Near the terminus of our drive we pass through Spokane, which anchors the other end of US 90 in Washington. Spokane and Coeur D’Alene are only about 15 miles apart on the highway, but they couldn’t be more different. Spokane is big and sprawling, with a large industrial streak across it; it takes a good 10-15 minutes just to drive through. CDA is more of a destination town, anchored by its lakefront instead of an Interstate. If you didn’t pay too much attention, you might well be past it and on your way to Montana without taking much notice.
We chose a smallish B&B near downtown because we like to walk a town versus drive it. Walking gives you a much more intimate perspective of what’s what, and who’s who. The Greenbriar Inn was built in 1908 as a boarding house, and revived in the late 1980’s as the Inn it is today.
The whole place is furnished in period pieces and replicas to give it the same feel as when it was young. The owners, Bob and Kris, have done a fabulous job capturing the era, creaky stairs and all. There are only 7 suites, each with a private bath. Our room, on the third floor, had a “detached” private bath across the hall, but it compensated for that with a very generous “kitchenette”, just perfect for our 3 night stay.
They innkeepers are much more well known for their restaurant, 315, and catering business. And we got the benefit of that with our included breakfast.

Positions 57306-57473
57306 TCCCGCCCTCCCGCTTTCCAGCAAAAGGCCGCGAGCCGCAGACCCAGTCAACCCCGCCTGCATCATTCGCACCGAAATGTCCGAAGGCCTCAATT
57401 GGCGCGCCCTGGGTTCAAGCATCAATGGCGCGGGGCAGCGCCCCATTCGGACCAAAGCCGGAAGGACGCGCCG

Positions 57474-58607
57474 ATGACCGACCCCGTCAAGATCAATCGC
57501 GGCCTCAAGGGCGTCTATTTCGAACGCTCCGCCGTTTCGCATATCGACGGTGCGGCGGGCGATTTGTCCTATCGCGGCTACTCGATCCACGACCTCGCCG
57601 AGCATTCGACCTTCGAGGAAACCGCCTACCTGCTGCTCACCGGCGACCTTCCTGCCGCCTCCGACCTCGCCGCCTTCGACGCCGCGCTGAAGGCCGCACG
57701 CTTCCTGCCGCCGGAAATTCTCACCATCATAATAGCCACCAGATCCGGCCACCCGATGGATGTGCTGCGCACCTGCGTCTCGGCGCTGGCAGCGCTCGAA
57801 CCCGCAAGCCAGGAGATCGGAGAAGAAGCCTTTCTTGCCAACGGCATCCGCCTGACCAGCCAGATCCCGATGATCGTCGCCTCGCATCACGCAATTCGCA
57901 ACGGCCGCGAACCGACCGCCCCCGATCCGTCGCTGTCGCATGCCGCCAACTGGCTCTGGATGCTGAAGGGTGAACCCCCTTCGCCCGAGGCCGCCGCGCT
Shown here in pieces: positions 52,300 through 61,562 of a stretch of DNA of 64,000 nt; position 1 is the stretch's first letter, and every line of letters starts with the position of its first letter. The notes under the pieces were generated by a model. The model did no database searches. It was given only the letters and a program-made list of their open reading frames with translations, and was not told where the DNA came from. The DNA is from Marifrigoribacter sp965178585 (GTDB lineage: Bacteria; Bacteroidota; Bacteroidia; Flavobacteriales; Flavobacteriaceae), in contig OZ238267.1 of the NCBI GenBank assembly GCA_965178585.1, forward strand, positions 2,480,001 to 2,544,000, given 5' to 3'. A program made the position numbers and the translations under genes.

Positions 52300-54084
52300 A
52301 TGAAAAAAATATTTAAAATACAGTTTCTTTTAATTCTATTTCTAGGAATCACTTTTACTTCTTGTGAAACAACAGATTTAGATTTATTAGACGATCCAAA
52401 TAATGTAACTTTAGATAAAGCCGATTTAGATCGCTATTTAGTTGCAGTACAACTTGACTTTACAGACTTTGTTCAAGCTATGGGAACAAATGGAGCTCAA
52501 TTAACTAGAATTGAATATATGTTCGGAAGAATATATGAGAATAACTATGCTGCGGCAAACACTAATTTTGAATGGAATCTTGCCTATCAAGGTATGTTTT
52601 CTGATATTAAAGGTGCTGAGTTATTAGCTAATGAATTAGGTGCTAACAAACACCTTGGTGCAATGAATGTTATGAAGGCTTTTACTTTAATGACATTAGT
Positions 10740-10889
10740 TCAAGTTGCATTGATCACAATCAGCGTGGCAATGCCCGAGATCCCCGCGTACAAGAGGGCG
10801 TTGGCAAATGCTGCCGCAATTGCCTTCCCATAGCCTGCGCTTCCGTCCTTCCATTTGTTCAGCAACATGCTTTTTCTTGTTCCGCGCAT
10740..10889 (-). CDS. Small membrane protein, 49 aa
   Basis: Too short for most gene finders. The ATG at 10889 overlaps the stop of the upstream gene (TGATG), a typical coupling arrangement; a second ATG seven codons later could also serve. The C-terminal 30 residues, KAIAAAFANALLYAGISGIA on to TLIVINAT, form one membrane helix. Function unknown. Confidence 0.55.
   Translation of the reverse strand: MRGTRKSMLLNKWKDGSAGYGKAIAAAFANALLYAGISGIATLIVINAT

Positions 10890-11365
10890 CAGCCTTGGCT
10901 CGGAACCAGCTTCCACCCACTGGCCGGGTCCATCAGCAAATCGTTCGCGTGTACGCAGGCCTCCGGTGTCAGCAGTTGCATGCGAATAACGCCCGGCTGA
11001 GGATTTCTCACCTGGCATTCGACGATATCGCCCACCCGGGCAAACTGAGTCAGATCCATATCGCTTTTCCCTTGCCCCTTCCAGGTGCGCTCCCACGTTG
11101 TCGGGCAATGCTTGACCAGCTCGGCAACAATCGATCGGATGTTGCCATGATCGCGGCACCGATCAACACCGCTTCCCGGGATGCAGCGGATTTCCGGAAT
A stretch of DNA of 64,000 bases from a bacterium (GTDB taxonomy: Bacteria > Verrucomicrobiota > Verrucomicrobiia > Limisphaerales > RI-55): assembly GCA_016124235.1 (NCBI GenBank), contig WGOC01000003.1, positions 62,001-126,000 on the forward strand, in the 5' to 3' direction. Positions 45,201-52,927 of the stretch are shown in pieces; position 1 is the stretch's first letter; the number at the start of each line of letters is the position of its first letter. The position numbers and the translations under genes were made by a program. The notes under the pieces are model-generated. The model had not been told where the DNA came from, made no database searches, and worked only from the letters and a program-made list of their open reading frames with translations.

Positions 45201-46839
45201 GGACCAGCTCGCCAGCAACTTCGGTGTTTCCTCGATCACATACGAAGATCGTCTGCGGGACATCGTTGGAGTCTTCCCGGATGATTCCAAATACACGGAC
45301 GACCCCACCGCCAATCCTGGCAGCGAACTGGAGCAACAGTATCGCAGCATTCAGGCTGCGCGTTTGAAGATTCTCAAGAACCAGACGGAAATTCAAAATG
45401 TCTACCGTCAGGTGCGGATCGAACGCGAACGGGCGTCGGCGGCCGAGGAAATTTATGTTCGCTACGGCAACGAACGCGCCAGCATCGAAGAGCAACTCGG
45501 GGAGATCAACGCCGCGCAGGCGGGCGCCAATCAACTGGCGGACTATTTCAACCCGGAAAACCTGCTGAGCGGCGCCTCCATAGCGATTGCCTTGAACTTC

The downtown lakefront is dominated by the large Coeur D’Alene Resort, with a hotel, several restaurants, a marina, and a shopping mall. Making it even more impressive was the extensive holiday decorating they had done. We were told the process to put up all the lights and finery takes 2 months. It had a magical effect though, putting us in a very festive spirit that we were desperately craving.
We had our hearts set on something other than turkey for Thanksgiving Dinner, and we hit pay dirt at The Dockside restaurant in the resort. Wendy had a gorgeous filet of halibut, and I had not one but 2 steaks, each with a different preparation. I was in heaven. I saw more than a few of the other diners, who had ordered the traditional turkey dinner, staring as I dug in. It even seemed that the little Elf at the next table was watching. I like turkey and all the fixings just fine, but this might alter my traditional meal expectations.
CDA downtown is very walk-able. You can get from one end to the other (not counting the long beachfront park on the western edge) in less than 10 minutes. And wherever we walked, the view was great. Dining is wide open there, we didn’t see much in the way of restrictions beyond polite requests to wear masks inside. Pleasantly enough, right in the middle is Gelato by the Lake, and we couldn’t pass it up. It’s all made right there, and they mix in the usual flavors with some of their own making. I chowed down on Stracciatella (vanilla and chocolate flakes) and Gingerbread; Wendy had the greek yogurt based Yoguretta, which was exactly like you would imagine, delicious.
The restaurants were really doing well, having adapted to the Year of the Killer with outside dining bubbles.